Home | Malloy, M., Unterhalter, E. et al (2024). ‘Sustainability, gender equality and girls’ education: Reflections from approaches to MEL (Monitoring, Evaluation and Learning) in Girls’ Education Challenge projects in Kenya’. AGEE Working Paper.

Malloy, M., Unterhalter, E. et al (2024). ‘Sustainability, gender equality and girls’ education: Reflections from approaches to MEL (Monitoring, Evaluation and Learning) in Girls’ Education Challenge projects in Kenya’. AGEE Working Paper.

‘Sustainability, gender equality and girls’ education: Reflections from approaches to MEL (Monitoring, Evaluation and Learning) in Girls’ Education Challenge projects in Kenya’.

AGEE Working Paper.

Meaghan Malloy, Elaine Unterhalter, Rosie Peppin Vaughan and Helen Longlands, with contributions from Collins Olang and Michelle Lewis Sandall.

Executive Summary (full paper to be published in May 2024)

This working paper explores how project level data, collected as part of the Monitoring, Evaluation and Learning (MEL) processes of girls’ education projects, can contribute insights to wider initiatives concerned with building a broader data ecosystem to understand how and why gender inequalities in education manifest and change, and what processes can work to help build institutions that sustain gender equality in and through education. To do this, this paper draws on perspectives from a diverse group of individuals and organisations involved in designing and delivering four Girls’ Education Challenge (GEC) projects in Kenya during the global COVID-19 pandemic. This working paper aims to reflect critically on how data and evidence generated at the project level can be augmented and used to promote and sustain gender equality in and through education in contexts of crisis.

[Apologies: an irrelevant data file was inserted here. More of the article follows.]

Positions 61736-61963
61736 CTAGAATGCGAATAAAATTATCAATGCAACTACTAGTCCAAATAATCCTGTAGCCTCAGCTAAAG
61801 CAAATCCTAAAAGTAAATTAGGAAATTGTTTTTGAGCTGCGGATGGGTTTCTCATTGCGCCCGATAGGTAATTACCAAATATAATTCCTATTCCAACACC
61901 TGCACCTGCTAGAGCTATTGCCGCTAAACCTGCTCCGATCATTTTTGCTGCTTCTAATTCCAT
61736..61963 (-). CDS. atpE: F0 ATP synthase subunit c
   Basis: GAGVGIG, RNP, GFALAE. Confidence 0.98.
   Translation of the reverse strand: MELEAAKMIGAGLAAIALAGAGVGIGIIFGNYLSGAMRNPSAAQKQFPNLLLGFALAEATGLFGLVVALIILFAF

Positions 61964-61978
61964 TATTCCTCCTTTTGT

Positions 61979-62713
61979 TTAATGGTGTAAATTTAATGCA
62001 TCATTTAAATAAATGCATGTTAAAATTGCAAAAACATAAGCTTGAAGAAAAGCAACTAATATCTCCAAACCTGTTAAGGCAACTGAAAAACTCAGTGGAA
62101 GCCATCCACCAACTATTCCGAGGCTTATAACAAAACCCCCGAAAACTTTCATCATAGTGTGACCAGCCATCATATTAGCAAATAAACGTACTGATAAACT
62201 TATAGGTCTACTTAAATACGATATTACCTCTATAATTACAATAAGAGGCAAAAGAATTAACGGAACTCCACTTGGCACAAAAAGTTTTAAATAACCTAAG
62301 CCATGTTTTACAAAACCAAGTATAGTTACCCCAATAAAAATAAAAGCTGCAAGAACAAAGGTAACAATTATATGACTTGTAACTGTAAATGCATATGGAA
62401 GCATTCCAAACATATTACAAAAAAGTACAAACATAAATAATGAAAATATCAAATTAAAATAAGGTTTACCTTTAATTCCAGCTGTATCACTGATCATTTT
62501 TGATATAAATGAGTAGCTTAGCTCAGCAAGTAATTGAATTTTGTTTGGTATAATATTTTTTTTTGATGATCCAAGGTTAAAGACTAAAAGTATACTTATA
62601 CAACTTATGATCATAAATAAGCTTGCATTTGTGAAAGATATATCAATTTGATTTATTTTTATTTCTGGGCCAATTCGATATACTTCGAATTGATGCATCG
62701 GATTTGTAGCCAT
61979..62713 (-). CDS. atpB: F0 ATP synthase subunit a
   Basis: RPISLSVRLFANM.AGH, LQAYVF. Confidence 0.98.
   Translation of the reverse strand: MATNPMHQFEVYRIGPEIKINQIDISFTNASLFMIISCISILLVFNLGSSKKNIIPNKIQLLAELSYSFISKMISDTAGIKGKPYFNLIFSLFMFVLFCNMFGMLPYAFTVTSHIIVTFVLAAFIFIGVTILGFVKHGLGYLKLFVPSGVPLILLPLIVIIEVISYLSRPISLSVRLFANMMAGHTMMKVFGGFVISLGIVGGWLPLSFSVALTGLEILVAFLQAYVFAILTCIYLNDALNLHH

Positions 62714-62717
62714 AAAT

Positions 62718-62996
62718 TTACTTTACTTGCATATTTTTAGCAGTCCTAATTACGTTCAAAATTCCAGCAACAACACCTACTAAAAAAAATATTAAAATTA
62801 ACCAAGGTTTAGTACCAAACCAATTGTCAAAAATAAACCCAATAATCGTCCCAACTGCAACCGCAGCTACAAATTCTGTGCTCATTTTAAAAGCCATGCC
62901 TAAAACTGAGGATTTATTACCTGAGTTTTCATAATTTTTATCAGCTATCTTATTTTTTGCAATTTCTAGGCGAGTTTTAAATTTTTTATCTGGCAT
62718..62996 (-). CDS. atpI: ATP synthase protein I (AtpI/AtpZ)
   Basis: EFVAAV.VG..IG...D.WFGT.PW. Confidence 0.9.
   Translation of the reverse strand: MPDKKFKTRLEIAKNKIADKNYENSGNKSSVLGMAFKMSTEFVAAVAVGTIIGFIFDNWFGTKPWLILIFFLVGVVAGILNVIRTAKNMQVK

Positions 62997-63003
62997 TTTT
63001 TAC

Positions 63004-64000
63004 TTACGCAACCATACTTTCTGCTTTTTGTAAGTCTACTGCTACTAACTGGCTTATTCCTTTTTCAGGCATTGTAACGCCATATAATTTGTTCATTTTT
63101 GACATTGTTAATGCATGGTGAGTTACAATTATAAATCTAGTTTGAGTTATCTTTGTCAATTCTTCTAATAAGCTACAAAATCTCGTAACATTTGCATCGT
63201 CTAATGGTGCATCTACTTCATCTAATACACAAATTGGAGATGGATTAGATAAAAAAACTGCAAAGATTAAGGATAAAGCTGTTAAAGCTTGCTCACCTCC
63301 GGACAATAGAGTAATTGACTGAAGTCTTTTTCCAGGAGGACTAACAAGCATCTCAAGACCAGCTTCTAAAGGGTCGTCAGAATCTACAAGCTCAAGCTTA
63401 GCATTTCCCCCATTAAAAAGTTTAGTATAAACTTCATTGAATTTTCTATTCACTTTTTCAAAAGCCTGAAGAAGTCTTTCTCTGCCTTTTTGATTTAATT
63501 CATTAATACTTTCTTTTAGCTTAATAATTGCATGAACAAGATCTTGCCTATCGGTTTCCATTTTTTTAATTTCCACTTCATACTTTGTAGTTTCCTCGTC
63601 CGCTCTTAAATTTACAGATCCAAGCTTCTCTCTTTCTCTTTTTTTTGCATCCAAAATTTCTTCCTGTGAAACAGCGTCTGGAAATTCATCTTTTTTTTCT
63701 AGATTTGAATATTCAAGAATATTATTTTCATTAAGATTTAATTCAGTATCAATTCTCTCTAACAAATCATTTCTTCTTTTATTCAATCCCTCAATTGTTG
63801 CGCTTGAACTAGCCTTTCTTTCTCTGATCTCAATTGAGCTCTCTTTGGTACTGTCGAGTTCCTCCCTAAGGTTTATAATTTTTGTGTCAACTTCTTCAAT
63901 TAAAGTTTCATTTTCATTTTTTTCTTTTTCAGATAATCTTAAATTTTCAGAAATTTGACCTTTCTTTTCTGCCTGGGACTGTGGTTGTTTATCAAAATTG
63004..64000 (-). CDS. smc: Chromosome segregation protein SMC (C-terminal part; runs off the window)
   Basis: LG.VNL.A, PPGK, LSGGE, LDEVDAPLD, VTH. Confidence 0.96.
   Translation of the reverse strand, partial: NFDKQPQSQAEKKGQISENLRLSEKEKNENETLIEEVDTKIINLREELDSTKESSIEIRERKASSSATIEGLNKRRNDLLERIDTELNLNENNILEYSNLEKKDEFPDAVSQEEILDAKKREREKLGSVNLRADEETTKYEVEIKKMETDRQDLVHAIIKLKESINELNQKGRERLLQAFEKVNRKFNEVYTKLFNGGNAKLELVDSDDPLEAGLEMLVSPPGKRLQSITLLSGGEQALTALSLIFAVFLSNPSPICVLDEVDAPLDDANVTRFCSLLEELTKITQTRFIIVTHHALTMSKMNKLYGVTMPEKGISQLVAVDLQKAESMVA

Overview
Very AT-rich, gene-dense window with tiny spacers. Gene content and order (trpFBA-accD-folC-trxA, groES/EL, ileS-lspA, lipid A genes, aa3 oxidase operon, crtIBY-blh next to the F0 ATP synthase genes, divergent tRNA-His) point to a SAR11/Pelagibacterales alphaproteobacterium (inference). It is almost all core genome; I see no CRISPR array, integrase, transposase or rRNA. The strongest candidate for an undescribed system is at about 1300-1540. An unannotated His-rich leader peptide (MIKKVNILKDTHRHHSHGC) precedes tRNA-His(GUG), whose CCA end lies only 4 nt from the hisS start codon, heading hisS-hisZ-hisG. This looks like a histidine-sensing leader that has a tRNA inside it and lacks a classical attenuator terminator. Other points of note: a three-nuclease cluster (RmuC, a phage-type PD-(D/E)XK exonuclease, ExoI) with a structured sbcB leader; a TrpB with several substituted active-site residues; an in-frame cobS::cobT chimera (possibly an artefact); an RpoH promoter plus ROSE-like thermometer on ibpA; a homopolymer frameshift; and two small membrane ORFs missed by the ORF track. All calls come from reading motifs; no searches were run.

Processes to promote and sustain girls’ education and address gender inequalities in education are complicated and complex. Progress has been frustrated by numerous overlapping issues including forms of crises, political backlash, lack of resources, and data and measurement issues, despite longstanding policy support for girls’ education at global and national levels. Generating and gathering accurate data and building inclusive institutions are key aspects of trying to protect against the indifference and dehumanisation of processes that oppose or hinder progress towards gender equalities in education. But while building the evidence base in support of gender equality in and through education is a difficult task, it is not impossible. A growing community of practice comprising academics and practitioners is collaborating to make gender and education data more accurate, complete, accessible, and useful for building inclusive, equitable and sustainable institutions and to help deepen understanding about how transformative, sustainable change can happen.